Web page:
Diamond Designs

A shining example of contemporary diamond jewelry at the Bunka Gakuen Costume Museum.

poster for

"A Night at the Opera" Exhibition

at Bunka Gakuen Costume Museum
in the Shinjuku area
This event has ended - (2008-01-25 - 2008-03-15)

In Reviews by Rebecca Milner 2008-02-19

Diamonds, with their extravagant opulence and dark origins, have long been a topic of controversy and intrigue. That the Bunka Gakuen Costume Museum’s exhibition of award-winning contemporary diamond jewelry is as high on original design as it is on glitz is not.

Every two years, the Antwerp World Diamond Centre sponsors the HRD awards for creativity in diamond jewelry design, considered by industry specialists to be the most prestigious award in the field. The most recent edition attracted over 1,000 entries that were eventually whittled down to 38 — those now on display — based on the designers’ ability to incorporate both the natural beauty of the precious stones and the theme “A night at the opera.”

Hitomi Sasaki, 'Chrysanthemum' (Japan. 33.35ct.)

Naturally opera’s grandeur and theatricality make a fitting inspiration for jewelry creation, though among the winning entries the theme was widely interpreted. Pieces invoked everything from the steps leading into the famous Paris Opera house to the red lanterns that decorate opera houses in China, Mozart’s Magic Flute to the exoticism of Puccini’s Madame Butterfly, corsets and curtains.

The highest accolades went to Alina Alomorean-Sossou of France for her Cape Indomptable, a glittering structure that invoked the caped woman of days past entering the opera house. Created from light galvanized iron wire and covered with a shower of 574 rough diamonds — rough cubes, polished cubes and pumpkin shapes — totaled an impressive 983,57 carats. The glitter and caratage of this, and other pieces, while certainly impressive, played a surprising second fiddle to the innovative creations, which incorporated a variety of materials, including the aforementioned iron wire, as well as velvet, silk flowers, plastic and gold.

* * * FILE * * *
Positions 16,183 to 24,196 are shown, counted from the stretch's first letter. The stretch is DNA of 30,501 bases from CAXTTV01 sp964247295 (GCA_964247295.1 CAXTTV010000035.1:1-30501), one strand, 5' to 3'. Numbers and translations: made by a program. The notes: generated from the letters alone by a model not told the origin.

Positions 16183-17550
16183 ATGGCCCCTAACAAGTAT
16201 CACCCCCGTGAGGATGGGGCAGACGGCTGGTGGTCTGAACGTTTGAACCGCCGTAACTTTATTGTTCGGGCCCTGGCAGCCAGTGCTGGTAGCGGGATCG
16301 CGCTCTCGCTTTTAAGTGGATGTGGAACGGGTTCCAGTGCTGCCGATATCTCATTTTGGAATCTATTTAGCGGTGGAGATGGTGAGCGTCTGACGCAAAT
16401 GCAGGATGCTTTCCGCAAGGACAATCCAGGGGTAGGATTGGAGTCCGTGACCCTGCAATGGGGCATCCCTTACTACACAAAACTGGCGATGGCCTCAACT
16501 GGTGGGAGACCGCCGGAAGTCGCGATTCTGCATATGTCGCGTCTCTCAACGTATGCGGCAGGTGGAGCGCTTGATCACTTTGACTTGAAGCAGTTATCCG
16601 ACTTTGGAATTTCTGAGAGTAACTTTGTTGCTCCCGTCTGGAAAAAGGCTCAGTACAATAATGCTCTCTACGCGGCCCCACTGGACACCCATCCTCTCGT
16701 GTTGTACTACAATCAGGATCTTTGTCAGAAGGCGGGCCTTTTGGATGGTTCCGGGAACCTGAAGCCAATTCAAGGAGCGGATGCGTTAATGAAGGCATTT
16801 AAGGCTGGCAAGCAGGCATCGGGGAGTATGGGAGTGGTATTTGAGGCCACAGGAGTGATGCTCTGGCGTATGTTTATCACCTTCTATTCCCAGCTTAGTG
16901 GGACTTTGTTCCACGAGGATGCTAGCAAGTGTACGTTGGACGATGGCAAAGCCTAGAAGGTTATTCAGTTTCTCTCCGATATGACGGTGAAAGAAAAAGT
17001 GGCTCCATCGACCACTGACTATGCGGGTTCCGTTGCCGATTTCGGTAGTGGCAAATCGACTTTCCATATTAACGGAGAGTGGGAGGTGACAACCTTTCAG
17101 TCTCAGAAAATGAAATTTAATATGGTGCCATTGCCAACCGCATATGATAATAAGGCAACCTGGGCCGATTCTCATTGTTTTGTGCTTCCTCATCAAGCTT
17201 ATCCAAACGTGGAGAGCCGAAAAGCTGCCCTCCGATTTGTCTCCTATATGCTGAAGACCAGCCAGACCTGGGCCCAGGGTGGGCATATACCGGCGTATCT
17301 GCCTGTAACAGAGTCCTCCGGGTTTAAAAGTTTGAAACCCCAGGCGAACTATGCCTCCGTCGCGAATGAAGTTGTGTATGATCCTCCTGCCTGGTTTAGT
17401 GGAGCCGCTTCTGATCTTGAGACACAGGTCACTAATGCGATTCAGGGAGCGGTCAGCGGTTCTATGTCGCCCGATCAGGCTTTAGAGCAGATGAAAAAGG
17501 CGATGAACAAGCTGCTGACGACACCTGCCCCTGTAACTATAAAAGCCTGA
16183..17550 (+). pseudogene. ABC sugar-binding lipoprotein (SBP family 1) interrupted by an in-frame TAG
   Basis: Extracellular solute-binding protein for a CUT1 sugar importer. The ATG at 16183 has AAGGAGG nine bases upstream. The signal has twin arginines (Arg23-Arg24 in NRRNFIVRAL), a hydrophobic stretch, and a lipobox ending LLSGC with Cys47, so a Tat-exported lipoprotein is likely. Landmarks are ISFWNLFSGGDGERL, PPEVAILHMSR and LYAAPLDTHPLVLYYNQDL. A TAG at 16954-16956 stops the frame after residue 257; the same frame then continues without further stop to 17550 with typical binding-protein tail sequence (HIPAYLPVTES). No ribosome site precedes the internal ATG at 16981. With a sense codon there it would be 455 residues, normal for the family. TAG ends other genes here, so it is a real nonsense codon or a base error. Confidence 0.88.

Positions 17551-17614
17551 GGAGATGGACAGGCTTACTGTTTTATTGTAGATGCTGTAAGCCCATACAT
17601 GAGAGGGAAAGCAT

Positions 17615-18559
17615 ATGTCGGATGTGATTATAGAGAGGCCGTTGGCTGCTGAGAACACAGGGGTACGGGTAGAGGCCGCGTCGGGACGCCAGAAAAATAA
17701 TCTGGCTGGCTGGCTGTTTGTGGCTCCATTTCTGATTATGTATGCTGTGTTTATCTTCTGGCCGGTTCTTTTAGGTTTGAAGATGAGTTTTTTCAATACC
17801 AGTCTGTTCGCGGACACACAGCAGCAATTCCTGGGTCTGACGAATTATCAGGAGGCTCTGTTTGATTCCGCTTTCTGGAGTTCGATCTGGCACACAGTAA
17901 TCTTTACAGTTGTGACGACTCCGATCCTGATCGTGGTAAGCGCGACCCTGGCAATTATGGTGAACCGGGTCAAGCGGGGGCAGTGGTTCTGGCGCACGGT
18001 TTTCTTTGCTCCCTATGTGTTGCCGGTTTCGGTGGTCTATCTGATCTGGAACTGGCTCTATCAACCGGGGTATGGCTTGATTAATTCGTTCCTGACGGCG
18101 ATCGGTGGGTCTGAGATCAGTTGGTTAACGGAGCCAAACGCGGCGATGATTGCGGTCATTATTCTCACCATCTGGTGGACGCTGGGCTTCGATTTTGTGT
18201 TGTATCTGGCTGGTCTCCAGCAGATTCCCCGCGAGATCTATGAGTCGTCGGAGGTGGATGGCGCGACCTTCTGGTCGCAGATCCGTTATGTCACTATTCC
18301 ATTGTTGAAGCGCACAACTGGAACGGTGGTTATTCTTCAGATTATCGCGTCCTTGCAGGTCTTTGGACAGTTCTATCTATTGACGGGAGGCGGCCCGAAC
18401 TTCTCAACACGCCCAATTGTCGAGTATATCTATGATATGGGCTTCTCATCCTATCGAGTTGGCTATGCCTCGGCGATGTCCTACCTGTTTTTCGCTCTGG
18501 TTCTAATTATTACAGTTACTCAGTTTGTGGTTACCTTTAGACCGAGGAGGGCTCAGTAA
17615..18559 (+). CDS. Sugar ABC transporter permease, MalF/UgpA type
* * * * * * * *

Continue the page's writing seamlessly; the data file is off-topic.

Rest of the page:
Alina Alamorean-Sossou, 'La cape indomptable' (France. 983.57ct.)

Material manifestation of opera’s legendary soprano evoked her volume—both aurally and visually—as a few pieces referenced both the breasts and bustles of the leading lady in addition to her big voice, which was unanimously colored red by the jewelry designers. While almost all pieces used the women of the opera as inspiration, Belgian designer Anouck Van Puyvelde gets a special mention for being the only creator to recognize the male element. His piece, featuring two diamond-studded balls enclosed in a cage to be dangled from a silk ribbon on the wrist, is a tribute to Farinelli, one of opera’s most famous castrati.

The Bunka Gakuen Costume Museum has added its own touch with dresses designed both for the opera stage and the stands from the museum’s collection. On the second floor, the display begins with delicate lace dresses and heavy velvet cloaks from the turn of the last century, continues through the dropped waists and beaded bodices of the art deco period and the strapless hourglass glamour of the 1950s and finishes with custom designed ball gowns worn by Princess Diana in the late 1980s.

With the vintage look of these dresses and the contemporary gleam of the jewelry displayed on the floor below it is hard to imagine the two being worn together, though I am sure I am not the only one who relishes the opportunity to imagine dressing up for days gone by. The centerpiece gown, a Balmain from the 1950s, only enhanced the general ‘Breakfast at Tiffany’s’ feel that a solitary weekday morning visit to the exhibition exuded.

Diamonds have become the unfortunate subject of many clichés, and it is certainly tempting to call the exhibition a “diamond in the rough” of Shinjuku’s gray expanse. Fortunately for the viewers however, the exhibition deals in neither clichés nor obvious opulence but rather in innovative, eye-catching, decorative design.

Rebecca Milner

Rebecca Milner. Born in San Diego, California in 1980, Rebecca studied modern English, French, and Spanish literature at Stanford University. She now works as a freelance fashion writer and trend scout, as well as doing occasional work as an interpreter, English teacher, and bar hostess. Happily infatuated with the mundane, she relishes making coffee, reading the newspaper, grocery shopping, and riding her bicycle. She is obsessed with all things urban, is an ambitious collector of magazines, makes terrible pottery, prefers graffiti to commissioned sculptures, has an unusual affinity for typefaces, and totally digs performance art. » See other writings

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